1. TCP/IP can make a reasonable guarantee that a stream is not corrupted.
  2. The SSL terminator can guarantee (to a good degree) that the stream of bytes you’ve received has not been intercepted or tampered with.
  3. The HTTP stack on top of it can validate that the stream represents a valid HTTP request.
  4. Your validation layer can verify that the parameters involved are of the correct type and size.
  5. An authentication layer can prove that the originating request came from a certain agent.
  6. An authorization layer can check that the operation requested by that person is allowed
  7. An application layer can validate that the request is semantically valid–that it doesn’t write a check for a negative amount, or overflow an internal buffer.
  8. The operation begins.

Minimize trust between discrete systems. Don’t relay sensitive information over channels that are insecure. Force other components to perform their own authentication/authorization to obtain sensitive data.

Minimize the surface area for attack. Write less code, and have less ways to interact with the system. The fewer pathways are available, the easier they are to reinforce.

Finally, it’s worth writing evil tests to experimentally verify the correctness of your system. Start with the obvious cases and proceed to harder ones. As the complexity grows, probabilistic methods like Quickcheck or fuzz testing can be useful.


Remember those layers of security? Your datastore resides at the very center of that. In any application which has shared state, your most trusted, validated, safe data is what goes into the persistence layer. The datastore is the most trusted component. A secure system isolates that trusted zone with layers of intermediary security connecting it to the outside world.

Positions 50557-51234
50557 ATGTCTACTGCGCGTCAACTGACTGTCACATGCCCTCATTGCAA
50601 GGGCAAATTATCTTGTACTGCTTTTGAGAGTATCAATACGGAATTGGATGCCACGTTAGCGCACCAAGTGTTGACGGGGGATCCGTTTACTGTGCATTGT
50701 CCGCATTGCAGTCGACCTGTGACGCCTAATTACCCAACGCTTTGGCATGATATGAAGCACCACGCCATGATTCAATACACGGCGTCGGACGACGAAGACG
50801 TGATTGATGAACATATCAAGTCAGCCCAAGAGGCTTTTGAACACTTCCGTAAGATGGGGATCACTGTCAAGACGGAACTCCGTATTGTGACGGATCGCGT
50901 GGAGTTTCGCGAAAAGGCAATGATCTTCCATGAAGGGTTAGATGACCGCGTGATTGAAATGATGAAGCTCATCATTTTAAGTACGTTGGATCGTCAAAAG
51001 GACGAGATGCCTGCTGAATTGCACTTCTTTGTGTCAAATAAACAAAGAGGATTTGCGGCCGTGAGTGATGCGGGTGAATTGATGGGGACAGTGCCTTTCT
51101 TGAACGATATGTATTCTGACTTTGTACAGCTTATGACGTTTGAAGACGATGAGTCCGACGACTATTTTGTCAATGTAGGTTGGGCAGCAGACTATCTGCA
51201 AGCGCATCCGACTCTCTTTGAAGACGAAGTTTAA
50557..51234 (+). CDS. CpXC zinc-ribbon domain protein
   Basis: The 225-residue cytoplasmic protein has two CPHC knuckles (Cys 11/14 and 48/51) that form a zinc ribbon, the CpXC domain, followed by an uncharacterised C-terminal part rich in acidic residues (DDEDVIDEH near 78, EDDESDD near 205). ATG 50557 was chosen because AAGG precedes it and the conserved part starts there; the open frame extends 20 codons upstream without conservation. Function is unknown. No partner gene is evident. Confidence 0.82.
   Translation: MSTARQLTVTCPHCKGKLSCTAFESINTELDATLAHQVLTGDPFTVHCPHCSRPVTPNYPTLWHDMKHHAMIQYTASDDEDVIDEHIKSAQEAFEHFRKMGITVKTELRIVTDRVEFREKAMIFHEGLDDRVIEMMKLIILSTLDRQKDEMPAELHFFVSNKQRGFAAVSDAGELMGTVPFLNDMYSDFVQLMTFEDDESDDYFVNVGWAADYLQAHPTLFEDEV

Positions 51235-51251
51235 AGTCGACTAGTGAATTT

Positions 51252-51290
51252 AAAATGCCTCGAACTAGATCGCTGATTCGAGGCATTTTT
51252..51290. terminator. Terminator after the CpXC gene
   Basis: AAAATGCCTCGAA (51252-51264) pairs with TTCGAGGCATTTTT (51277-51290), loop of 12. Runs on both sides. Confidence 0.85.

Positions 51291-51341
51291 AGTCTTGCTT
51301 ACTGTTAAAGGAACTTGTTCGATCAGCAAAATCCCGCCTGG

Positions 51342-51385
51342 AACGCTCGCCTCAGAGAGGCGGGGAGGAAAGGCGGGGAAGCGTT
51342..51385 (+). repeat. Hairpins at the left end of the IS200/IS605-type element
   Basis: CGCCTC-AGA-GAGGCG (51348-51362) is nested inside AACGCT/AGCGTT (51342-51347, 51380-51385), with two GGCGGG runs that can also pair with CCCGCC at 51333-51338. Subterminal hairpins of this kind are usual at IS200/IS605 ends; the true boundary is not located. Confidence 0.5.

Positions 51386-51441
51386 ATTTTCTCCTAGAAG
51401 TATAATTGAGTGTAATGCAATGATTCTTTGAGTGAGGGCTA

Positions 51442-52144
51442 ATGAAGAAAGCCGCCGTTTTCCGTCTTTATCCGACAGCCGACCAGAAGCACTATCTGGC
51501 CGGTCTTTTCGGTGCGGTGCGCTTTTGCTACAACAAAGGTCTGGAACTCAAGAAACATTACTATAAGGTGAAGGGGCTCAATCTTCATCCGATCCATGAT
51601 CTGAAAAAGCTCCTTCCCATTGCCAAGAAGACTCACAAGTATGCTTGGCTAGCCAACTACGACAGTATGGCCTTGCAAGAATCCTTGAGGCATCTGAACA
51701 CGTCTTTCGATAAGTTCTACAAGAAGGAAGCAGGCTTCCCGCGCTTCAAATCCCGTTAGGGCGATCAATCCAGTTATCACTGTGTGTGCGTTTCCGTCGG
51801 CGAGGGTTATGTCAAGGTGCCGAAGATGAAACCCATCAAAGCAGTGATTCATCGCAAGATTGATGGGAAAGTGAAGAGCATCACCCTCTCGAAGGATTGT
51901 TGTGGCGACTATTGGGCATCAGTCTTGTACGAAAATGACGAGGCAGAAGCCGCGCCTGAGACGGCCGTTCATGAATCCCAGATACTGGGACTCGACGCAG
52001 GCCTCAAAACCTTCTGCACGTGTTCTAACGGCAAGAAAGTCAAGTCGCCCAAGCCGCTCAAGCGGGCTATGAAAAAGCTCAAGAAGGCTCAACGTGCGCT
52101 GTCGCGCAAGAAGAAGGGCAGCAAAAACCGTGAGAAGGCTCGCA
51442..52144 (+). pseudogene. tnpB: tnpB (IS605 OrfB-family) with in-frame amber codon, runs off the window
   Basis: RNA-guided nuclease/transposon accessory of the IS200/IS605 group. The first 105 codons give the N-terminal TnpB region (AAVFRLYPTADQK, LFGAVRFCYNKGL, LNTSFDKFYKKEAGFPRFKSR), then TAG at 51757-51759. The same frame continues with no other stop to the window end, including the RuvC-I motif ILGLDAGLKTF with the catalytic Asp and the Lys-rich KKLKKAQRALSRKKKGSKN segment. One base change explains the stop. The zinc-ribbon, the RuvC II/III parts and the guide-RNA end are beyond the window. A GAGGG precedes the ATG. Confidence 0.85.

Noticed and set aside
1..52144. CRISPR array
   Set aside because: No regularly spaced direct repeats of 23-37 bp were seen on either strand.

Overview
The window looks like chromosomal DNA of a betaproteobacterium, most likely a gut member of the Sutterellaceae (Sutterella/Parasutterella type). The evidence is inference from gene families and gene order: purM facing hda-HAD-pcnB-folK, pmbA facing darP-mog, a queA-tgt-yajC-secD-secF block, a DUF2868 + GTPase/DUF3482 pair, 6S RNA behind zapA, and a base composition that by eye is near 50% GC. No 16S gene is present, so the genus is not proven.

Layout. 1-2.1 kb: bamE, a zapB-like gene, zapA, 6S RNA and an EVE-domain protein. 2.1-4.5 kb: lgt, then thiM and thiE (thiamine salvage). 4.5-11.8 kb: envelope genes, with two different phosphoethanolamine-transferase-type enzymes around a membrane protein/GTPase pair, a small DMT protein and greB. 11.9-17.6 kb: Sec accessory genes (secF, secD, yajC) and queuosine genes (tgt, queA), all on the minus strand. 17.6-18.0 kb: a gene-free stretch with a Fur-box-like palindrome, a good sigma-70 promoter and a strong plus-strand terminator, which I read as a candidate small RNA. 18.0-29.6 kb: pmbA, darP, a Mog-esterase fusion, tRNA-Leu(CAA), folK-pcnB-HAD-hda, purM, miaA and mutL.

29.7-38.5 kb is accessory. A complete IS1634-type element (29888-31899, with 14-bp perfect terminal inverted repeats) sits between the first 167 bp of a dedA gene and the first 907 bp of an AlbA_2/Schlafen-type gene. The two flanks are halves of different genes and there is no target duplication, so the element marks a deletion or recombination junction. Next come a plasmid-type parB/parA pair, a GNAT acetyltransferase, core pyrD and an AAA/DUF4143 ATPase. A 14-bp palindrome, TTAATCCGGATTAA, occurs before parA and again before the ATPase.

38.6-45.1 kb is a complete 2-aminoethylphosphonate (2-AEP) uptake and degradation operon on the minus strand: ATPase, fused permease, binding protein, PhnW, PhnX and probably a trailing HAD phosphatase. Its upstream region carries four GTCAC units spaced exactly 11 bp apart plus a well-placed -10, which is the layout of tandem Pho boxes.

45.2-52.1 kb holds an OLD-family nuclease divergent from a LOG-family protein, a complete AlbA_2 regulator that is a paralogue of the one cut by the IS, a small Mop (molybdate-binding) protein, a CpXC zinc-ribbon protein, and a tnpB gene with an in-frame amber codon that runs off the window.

Those layers perform the critical task of validating edges between database events (e.g. store Alice’s changes to her user record) and the world at large (e.g. alice submits a user update). If your security model is completely open, you can expose the database directly to the internet. Otherwise, you need code to ensure these actions are OK.

The database can do some computation. It is, after all, software. Therefore it can validate some actions. However, the datastore can only discriminate between actions at the level of its abstraction. That can severely limit its potential.

For instance, all datastores can choose to allow or deny connections. However, only relational stores can allow or deny actions on the the basis of the existence of related records, as with foreign key constraints. Only column-oriented stores can validate actions on the basis of columns, and so forth.

Your security model probably has rules like “Only allow HR employees to read other employee’s salaries” and “Only let IT remove servers”. These constructs, “HR employees”, “Salaries”, “IT”, “remove”, and “servers” may not map to the datastore’s abstraction. In a key-value store, “remove” can mean “write a copy of a JSON document without a certain entry present”. The key-value store is blind to the contents of the value, and hence cannot enforce any security policies which depend on it.

In almost every case, your security model will not be embeddable within the datastore, and the datastore cannot enforce it for you. You will need to apply the security model at least partially at a higher level.

Doing this is easy.

Allow only trusted hosts to initiate connections to the database, using firewall rulesets. Usenames and passwords for database connections typically provide little additional security, as they’re stored in dozens of places across the production environment. Relying on these credentials or any authorization policy linked to them (e.g. SQL GRANT) is worthless when you assume your host, or even client software, has been compromised. The attacker will simply read these credentials from disk or off the wire, or exploit active connections in software.

On trusted hosts, between the datastore and the outside world, write the application which enforces your security model. Separate layers into separate processes and separate hosts, where reasonable. Finally, untrusted hosts connect these layers to the internet. You can have as many or as few layers as you like, depending on how strongly you need to guarantee isolation and security.

Putting it all together

Lets sell storage in Riak to people, over the web. We’ll present the same API as Riak, over HTTP.

Here’s a security model: Only traffic from users with accounts is allowed. Users can only read and write data from their respective buckets, which are transparently assigned on write. Also, users should only be able to issue x requests/second, to prevent them from interfering with other users on the cluster.